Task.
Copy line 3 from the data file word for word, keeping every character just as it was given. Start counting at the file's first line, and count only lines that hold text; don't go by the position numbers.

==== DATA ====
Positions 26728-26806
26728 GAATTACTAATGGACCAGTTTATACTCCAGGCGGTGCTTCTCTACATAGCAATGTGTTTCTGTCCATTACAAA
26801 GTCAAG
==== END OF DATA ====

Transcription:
26801 GTCAAG